So, let's now examine the memory efficiency of this method. Thankfully, just recently the SBCL developers started working on a critical for every algorithmic developer missing piece in the SBCL API: a function to determine the size in memory occupied by an arbitrary object. As we know from the famous koan, "LISP programmers know the value of everything and the cost of nothing". Indeed, from a certain point of view, this applies to SBCL. Although we, now, have a rough tool at our disposal that patches this hole... ;)

Using this unofficial function, we can roughly calculate the space occupied by the character trigrams hash-table mentioned above:

> (let ((ht (? wild:*lang-detector* '3gs)))
    (+ (object-size ht)
       (object-size @ht.table)
       (object-size @ht.index-vector)
       (object-size @ht.hash-vector)
       (reduce '+ (map 'list
                       (lambda (obj)
                         ;; the keys of the table are strings
                         ;; and values -- alists of a symbol and a float
                         (reduce '+ (map 'list ^(if (listp %)
                                                    (sum 'object-size %)
                                                    (object-size %))

100 MB!

> (let ((ct (build-const-table (? wild:*lang-detector* '3gs))))
    (+ (object-size ct)
       (object-size @ct.gs)
       (object-size @ct.meta)
       (reduce '+ (map 'list ^(sum 'object-size %)

I.e., we have reduced the memory usage almost twice. Because all the metadata now occupies just 1479808 bytes or 1,5 MB.

One critical decision that allows for such drastic memory-use improvement is omitting the keys from the table. It should be noted that adding them back is trivial: (defstruct (keyed-pht (:include const-table)) (keys nil :type simple-vector) (test 'eql)), for which getting the value will work like this:

(defun csget (key cstab)
  (let ((idx (csindex (bytes key) cstab)))
    (when (call @cstab.test key (svref @cstab.keys idx))
      (values (svref @cstab.data idx)

However, this will, basically, return us to the same ballpark as a textbook hash-table implementation in terms of memory usage while loosing in terms of speed. Yet, if we allow for some controlled level of false positives, there are a few algorithmic tricks that can be used to once again make keys almost negligible.

The first one is really simple and straightforward: replace the vector of keys with the vector of their hashes. In particular, if we take a single byte of the hash, such array will be 10-100 times smaller than the generic keys array and produce an FP-rate of 1/255.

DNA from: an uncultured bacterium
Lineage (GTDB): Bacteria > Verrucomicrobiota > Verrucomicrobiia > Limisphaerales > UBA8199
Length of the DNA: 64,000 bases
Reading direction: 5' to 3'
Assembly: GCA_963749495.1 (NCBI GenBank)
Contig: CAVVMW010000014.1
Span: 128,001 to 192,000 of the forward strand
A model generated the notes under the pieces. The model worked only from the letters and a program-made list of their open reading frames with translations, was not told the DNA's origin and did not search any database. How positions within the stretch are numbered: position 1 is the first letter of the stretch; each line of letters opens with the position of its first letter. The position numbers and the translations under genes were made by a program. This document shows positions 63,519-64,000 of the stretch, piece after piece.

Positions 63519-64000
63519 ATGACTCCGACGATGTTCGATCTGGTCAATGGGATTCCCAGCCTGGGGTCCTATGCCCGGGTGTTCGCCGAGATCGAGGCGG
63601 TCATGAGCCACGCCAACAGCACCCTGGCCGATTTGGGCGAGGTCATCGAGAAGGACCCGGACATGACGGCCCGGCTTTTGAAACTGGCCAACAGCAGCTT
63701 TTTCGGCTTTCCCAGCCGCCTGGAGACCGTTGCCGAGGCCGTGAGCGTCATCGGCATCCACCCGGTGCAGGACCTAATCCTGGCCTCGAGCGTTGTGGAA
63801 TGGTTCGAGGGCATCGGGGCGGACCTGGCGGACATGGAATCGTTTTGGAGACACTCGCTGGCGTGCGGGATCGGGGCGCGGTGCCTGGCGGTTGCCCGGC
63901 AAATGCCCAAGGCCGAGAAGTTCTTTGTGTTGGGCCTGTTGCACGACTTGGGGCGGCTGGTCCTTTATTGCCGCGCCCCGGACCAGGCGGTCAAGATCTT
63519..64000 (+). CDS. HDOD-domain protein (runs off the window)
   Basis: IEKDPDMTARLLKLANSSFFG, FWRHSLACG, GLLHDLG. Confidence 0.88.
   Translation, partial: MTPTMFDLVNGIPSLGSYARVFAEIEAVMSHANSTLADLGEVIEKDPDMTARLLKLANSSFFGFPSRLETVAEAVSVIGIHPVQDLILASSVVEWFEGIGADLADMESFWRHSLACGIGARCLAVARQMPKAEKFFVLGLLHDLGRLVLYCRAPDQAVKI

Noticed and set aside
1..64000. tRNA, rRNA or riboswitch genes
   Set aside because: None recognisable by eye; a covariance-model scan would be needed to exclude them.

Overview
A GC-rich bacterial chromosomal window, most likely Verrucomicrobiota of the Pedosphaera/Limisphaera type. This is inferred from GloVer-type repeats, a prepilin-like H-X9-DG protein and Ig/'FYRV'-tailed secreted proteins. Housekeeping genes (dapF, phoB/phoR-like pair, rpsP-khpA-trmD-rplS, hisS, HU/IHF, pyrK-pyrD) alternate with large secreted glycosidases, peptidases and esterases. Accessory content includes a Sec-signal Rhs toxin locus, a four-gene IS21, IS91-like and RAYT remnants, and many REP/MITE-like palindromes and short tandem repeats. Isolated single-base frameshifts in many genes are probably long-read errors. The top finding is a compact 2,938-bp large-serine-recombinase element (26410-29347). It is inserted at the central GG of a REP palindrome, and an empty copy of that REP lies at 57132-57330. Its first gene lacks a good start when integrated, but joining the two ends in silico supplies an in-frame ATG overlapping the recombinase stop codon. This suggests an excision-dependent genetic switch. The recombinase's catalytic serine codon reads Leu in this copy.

Another trick will be to use a Bloom filter. For instance, a filter with 0.1 FP-rate for all the trigrams from our language identification model will require just around 0.4 MB of storage compared to 0.7 MB needed to store the 1-byte hashes and 30 MB needed to store just the keys. The disadvantage of a Bloom filter, however, is slower processing time: for the mentioned 10% FP-rate we'll need to perform 4 hash calculations, and if we'd like to reach the same 0.3% rate as the 1-byte hash array we'd have to increase the memory usage to 1MB and perform 8 hash calculations.

Finally, it should be noted that the main motivator for this work was reducing the memory footprint of my language identification library, for, to be widely adopted, such kind of project should be very frugal in its memory usage: 10-30 MB is its maximum polite footprint. By switching to a perfect hash-table, we haven't reached that goal (at least, for this particular model), but there's also plenty of room for optimizing values memory usage that I will return to later.


The other motivator for this work, in general, was my interest in the topic of efficient "static" data structures. In this context, I feel that the notion of a perfect hash table doesn't fully capture the essential features of the data structures class we're dealing with. First of all, the main distinguishing factor is static vs dynamic usage. A hash-table is thought of as a dynamic entity while our data structure is primarily a static one. Next, hashing is, for sure, involved in constructing all these structures, but it's only part of a bigger picture. The way of structuring the metadata, in particular, the index arrays may differ greatly not only between perfect and usual hash-table, but also within the ordinary hash-table class — within the different implementations.

So, I decided to come up with a different name for this data structure — a const-table (or cstab). It defines a broad class of persistent data structures that allow constant-time key-based access and, ideally, efficiently store the keys. The implementation, described here, is released as the library with the same name. It is still in its infancy, so major changes are possible — and suggestions on its improvement are also welcome.